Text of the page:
For injuries on and after July 1, 2014, and before July 1, 2015:

1-10 degrees of PPI: $1,517 per degree

11-35 degrees of PPI: $1,717 per degree

36-50 degrees of PPI: $2,862 per degree

51+ degrees of PPI: $3,687 per degree

For injuries on and after July 1, 2015, and before July 1, 2016:

1-10 degrees of PPI: $1,633 per degree

11-35 degrees of PPI: $1,835 per degree

36-50 degrees of PPI: $3,024 per degree

51+ degrees of PPI: $3,873 per degree

For injuries on and after July 1, 2016:

1-10 degrees of PPI: $1,750 per degree

11-35 degrees of PPI: $1,952 per degree

36-50 degrees of PPI: $3,186 per degree

51+ degrees of PPI: $4,060 per degree

Ind. Code § 22-3-3-10(j)(13)-(15).

In addition, the maximum amount of nonmedical compensation, including temporary and permanent disability and impairment benefits, paid to injured workers will increase beginning July 1, 2014. For injuries occurring on and after July 1, 2014, and before July 1, 2015, the maximum amount of compensation, exclusive of medical benefits, may not exceed $347,000. Id. at § 22-3-3-22(t)(11). For injuries on and after July 1, 2015, and before July 1, 2016, the maximum amount of nonmedical benefits paid under the Act is $368,000. Id. at § 22-3-3-22(t)(12). For injuries that occur on and after July 1, 2016, the maximum amount of nonmedical compensation that can be paid to an injured worker is $390,000. Id. at § 22-3-3-22(t)(13).

Finally, the amended legislation increases the average weekly wages used in computing compensation for temporary total or temporary partial disability as well as total permanent disability. The maximum and minimum average weekly wages for injured workers are amended as follows:

For injuries on and after July 1, 2009, and before July 1, 2014: maximum, $975; minimum, $75

For injuries on and after July 1, 2014, and before July 1, 2015: maximum, $1,040; minimum, $75

For injuries on and after July 1, 2015, and before July 1, 2016: maximum, $1,105; minimum, $75

For injuries on and after July 1, 2016: maximum, $1,170; minimum: $75

Id. at § 22-3-3-22(j)(10)-(13).

Confidentiality provisions for data collected by the Worker’s Compensation Bureau

New legislation regarding the confidentiality of information filed with the Indiana Worker’s Compensation Bureau was also enacted when HEA 1320 became law. The bureau may collect data from its members, including the following: (1) claims data; (2) policy data such as policy number, policy term, and employer and employee identification information; and (3) proof of coverage data such as employer identification information, classification information, carrier information, agency identification information, premium information and payroll data. Ind. Code § 27-7-2-40. However, all data collected by the bureau are subject to this new privacy provision and are deemed confidential. Id. Such information “shall not be disclosed or disseminated to third parties” unless consented to by the bureau or specifically stated otherwise in the Act. Id.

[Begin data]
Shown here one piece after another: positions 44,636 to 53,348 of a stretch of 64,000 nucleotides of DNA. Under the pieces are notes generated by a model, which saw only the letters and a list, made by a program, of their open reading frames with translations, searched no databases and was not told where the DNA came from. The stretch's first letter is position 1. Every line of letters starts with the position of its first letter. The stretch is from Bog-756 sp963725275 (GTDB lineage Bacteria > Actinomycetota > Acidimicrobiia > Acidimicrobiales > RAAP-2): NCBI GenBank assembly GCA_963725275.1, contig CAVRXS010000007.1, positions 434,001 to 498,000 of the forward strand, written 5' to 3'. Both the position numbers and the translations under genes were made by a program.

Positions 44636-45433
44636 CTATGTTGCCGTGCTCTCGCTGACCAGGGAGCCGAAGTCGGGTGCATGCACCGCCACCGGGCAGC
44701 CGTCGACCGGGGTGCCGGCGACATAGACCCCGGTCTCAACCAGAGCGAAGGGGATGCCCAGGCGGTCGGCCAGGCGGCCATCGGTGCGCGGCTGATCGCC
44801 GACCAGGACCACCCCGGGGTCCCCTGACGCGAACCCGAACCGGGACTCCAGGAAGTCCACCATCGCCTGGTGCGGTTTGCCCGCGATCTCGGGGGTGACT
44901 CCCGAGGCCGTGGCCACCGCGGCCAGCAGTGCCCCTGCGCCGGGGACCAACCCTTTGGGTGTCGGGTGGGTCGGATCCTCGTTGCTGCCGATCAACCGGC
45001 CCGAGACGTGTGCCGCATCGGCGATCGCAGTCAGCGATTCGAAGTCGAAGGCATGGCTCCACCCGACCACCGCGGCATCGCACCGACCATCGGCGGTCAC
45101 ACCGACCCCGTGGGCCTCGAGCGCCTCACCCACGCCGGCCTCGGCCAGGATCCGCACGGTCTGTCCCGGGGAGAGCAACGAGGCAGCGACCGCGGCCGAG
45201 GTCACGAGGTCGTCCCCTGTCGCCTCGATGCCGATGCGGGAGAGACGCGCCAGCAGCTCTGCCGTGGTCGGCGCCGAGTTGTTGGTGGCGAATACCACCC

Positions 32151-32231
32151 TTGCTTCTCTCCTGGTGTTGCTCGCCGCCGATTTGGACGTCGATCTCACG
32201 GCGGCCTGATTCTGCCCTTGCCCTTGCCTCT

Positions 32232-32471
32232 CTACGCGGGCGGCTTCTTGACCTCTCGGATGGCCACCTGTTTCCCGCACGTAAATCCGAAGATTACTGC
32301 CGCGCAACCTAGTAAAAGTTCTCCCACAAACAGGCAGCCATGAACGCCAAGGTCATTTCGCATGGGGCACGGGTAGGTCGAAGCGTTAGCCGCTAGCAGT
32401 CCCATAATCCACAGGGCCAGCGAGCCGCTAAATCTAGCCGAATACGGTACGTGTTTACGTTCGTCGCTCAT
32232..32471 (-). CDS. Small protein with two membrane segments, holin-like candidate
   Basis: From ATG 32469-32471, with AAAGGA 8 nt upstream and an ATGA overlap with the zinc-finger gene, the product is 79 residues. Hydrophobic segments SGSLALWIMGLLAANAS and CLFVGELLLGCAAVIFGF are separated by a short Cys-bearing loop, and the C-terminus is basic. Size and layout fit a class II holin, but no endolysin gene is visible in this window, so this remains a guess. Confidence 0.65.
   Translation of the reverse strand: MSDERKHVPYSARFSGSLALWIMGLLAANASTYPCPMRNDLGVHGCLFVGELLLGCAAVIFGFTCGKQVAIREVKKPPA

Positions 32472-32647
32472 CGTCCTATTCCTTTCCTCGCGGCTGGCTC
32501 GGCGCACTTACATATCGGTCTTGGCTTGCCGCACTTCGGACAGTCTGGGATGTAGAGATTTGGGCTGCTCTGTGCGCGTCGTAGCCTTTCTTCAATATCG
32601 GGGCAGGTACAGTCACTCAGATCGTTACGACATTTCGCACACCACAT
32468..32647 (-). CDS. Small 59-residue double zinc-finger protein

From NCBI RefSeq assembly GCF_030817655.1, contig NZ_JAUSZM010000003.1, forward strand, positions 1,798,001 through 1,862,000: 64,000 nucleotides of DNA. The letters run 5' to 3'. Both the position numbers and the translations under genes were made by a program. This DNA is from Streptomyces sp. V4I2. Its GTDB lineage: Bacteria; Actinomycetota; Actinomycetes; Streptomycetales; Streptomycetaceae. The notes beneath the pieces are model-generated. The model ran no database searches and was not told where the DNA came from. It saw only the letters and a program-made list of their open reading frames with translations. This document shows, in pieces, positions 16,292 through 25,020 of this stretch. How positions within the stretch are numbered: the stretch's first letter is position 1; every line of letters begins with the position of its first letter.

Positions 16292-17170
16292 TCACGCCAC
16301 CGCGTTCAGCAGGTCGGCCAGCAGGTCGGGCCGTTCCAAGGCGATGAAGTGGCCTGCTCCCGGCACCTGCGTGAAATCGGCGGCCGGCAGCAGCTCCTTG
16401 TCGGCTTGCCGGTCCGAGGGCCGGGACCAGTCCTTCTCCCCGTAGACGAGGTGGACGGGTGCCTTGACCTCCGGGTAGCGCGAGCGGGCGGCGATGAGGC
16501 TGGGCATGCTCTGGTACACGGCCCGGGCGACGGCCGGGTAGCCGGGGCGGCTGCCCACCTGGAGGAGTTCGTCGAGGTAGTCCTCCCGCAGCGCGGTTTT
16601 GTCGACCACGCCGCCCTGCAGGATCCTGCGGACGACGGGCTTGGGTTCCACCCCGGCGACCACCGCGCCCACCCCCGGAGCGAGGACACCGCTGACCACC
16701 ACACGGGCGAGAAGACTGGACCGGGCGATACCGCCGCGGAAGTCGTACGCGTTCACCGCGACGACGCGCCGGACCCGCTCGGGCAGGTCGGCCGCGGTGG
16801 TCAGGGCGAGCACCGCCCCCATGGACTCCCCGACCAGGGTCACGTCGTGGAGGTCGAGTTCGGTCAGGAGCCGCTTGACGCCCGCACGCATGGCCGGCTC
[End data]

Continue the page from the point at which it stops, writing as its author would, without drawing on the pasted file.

Conclusion

Overall, HEA 1320 is an effort by our state to control and contain the ever-increasing costs of medical care for those covered under the Indiana Worker’s Compensation Act. Whereas Indiana previously ranked as one of the highest states in reimbursement rates but one of the lowest in benefits to injured workers, the new legislation makes changes that favor both ends of the spectrum. Not only is there increased transparency and cost containment with regard to reimbursement to medical service facilities, but benefits to injured workers are also increased. The portions of the legislation highlighted in this article curb problems that are still in the forefront of the workers’ compensation systems of many other states. Thus, with the enactment of HEA 1320, Indiana has provided long-awaited reform to our system that helps ensure that injured workers receive adequate health care but, at the same time, provides its medical service facilities with increased incentive to provide workers’ compensation treatment.•

Ms. Noltemeyer is a partner and Ms. Bushemi is an associate in the Indianapolis office of Kightlinger & Gray. They are both members of the Defense Trial Counsel of Indiana. The opinions expressed in this article are those of the authors.

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  1. This guy sounds like the classic molester/manipulator.

  2. Louis D. Brandeis was born in 1856. At 9 years of age it would have been 1865. The Brandeis family did not own slaves. My source Louis D. Brandeis: A Life, by Melvin L. Urofsky.